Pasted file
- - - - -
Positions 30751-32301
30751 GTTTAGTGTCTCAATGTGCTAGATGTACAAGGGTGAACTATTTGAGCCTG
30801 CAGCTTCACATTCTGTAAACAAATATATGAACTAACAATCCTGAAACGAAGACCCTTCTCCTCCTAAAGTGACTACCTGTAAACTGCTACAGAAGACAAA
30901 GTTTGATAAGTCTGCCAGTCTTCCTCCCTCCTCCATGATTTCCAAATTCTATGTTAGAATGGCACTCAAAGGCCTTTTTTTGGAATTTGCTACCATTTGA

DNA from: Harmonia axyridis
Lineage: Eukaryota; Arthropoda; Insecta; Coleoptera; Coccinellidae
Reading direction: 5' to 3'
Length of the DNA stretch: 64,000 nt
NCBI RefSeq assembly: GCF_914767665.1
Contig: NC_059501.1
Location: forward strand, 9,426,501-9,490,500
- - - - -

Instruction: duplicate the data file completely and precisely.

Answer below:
Positions 30751-32301
30751 GTTTAGTGTCTCAATGTGCTAGATGTACAAGGGTGAACTATTTGAGCCTG
30801 CAGCTTCACATTCTGTAAACAAATATATGAACTAACAATCCTGAAACGAAGACCCTTCTCCTCCTAAAGTGACTACCTGTAAACTGCTACAGAAGACAAA
30901 GTTTGATAAGTCTGCCAGTCTTCCTCCCTCCTCCATGATTTCCAAATTCTATGTTAGAATGGCACTCAAAGGCCTTTTTTTGGAATTTGCTACCATTTGA

DNA from: Harmonia axyridis
Lineage: Eukaryota; Arthropoda; Insecta; Coleoptera; Coccinellidae
Reading direction: 5' to 3'
Length of the DNA stretch: 64,000 nt
NCBI RefSeq assembly: GCF_914767665.1
Contig: NC_059501.1
Location: forward strand, 9,426,501-9,490,500